I told the range master why I was stripping the gun but he said that if my Walther were benched it could hit bullseyes forever and ever in 1" clusters at 100ft easily and that it was probably just me. I can accept that, except I don't have a bench. Next time I go and see the accuracy taper left again I'll call a range master to fire the gun and see if it's just me. Either way, right out of the gate I'm very happy with my Walther. This pistol is simply amazing for newbies. The trigger is so nice, so nice.
 

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No way 300 rounds in 2 hours should cause any pistol to overheat. My bet is fatigue and it happens to all of us.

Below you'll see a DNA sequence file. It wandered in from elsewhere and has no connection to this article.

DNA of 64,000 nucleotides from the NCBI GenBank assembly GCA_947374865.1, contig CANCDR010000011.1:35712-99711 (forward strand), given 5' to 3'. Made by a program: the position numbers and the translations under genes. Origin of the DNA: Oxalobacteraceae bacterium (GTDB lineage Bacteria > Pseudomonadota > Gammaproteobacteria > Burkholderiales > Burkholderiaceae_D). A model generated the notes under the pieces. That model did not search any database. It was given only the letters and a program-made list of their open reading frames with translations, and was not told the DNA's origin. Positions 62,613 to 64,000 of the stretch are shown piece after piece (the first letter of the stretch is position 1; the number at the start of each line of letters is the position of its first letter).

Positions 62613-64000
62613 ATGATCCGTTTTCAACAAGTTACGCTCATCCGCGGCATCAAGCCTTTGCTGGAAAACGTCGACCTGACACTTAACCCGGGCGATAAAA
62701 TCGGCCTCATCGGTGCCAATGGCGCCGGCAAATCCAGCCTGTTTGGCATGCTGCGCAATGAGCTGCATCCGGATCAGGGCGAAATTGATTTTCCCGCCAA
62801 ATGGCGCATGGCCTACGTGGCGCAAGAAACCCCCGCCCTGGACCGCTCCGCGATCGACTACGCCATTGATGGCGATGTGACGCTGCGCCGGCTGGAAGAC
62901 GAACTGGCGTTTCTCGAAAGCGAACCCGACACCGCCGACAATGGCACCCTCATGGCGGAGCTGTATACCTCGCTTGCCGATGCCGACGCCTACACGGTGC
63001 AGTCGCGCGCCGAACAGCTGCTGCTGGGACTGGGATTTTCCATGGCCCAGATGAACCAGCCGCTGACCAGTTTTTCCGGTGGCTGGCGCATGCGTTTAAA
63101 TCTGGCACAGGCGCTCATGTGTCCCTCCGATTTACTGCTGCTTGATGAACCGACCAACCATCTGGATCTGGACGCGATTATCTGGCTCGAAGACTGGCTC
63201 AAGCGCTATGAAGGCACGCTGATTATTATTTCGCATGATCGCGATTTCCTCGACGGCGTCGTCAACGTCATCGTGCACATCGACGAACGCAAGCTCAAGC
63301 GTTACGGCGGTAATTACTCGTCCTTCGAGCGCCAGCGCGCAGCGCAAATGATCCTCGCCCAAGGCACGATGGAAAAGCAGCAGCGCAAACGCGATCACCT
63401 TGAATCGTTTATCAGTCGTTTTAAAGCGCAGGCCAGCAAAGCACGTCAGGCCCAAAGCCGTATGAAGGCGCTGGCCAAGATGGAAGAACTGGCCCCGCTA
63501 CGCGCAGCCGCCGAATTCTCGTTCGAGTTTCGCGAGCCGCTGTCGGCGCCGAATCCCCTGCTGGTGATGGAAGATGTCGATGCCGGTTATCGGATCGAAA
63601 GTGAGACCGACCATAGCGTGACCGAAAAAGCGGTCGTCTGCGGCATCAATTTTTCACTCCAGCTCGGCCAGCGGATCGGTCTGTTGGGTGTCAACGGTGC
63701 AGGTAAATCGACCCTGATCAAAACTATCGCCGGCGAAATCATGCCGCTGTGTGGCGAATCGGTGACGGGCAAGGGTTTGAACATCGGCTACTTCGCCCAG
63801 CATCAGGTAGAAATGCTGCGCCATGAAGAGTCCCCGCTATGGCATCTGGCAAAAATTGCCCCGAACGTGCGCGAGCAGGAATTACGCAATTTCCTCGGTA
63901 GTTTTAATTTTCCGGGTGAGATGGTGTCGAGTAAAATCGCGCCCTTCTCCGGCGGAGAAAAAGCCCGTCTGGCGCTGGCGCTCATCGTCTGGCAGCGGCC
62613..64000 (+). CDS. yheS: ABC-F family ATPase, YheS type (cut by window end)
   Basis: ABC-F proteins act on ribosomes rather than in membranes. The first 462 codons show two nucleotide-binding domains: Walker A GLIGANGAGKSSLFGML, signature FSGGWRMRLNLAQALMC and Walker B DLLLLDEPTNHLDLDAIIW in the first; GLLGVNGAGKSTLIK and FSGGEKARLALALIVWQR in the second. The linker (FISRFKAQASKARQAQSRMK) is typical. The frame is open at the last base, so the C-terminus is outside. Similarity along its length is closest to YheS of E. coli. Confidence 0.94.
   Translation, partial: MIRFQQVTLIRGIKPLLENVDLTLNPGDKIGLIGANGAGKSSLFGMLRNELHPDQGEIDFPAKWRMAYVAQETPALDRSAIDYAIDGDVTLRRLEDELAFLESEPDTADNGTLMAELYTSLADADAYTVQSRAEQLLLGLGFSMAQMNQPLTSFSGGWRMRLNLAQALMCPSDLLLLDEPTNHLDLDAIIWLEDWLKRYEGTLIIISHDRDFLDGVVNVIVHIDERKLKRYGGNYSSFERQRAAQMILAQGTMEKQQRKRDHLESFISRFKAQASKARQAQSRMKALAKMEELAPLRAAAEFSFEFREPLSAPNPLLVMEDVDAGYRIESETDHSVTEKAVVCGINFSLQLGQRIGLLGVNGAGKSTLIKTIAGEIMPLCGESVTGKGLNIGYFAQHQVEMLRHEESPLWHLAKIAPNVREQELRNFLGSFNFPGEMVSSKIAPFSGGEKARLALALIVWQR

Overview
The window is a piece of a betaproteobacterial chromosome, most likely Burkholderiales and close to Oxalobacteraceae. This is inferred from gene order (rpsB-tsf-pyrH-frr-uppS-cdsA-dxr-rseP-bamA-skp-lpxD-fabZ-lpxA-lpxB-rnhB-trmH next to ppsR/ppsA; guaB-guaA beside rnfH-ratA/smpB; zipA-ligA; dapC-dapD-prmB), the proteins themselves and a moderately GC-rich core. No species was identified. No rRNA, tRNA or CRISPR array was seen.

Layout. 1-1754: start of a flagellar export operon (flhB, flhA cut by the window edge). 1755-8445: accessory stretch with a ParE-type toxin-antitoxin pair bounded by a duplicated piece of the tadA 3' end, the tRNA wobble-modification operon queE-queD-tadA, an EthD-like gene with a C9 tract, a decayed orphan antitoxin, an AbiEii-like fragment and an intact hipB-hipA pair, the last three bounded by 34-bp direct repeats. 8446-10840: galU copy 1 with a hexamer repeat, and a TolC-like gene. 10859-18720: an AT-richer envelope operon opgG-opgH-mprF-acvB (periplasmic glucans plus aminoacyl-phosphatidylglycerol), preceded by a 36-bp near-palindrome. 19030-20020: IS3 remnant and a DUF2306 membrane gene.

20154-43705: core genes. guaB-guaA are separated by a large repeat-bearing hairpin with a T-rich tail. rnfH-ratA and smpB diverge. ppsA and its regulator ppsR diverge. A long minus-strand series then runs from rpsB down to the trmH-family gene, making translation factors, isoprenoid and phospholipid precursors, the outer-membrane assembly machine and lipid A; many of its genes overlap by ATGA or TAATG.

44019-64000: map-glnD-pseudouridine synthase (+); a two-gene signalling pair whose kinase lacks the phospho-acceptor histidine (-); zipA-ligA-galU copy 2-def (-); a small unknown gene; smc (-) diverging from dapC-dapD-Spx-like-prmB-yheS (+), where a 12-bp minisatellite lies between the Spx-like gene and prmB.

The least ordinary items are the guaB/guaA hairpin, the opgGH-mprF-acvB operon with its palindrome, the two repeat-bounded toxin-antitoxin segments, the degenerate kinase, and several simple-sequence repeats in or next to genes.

Earlier you asked about distance increase and accuracy. Going from 20 feet to 30 feet is fairy trivial. Groups typically increase in size about proportionate to distance at indoor shooting range distances. So if you shoot a ten round 4 inch group at 20 feet you should expect about 6 inch group at 30 feet. For myself I have a problem seeing clearly past about 15 yards without my corrective glasses.

I don't know if you had any professional instruction or not being new but if not it could help greatly to get some one on one training from a qualified instructor. Many ranges offer such for $40 per hour or so with 1 or 2 hour session. Such an instructor could observe you shooting and then make recommendations, demonstrate, coach you, and follow up. Stance, grip, trigger press, and sight acquisition should be covered and also watching to see if you are flinching or not.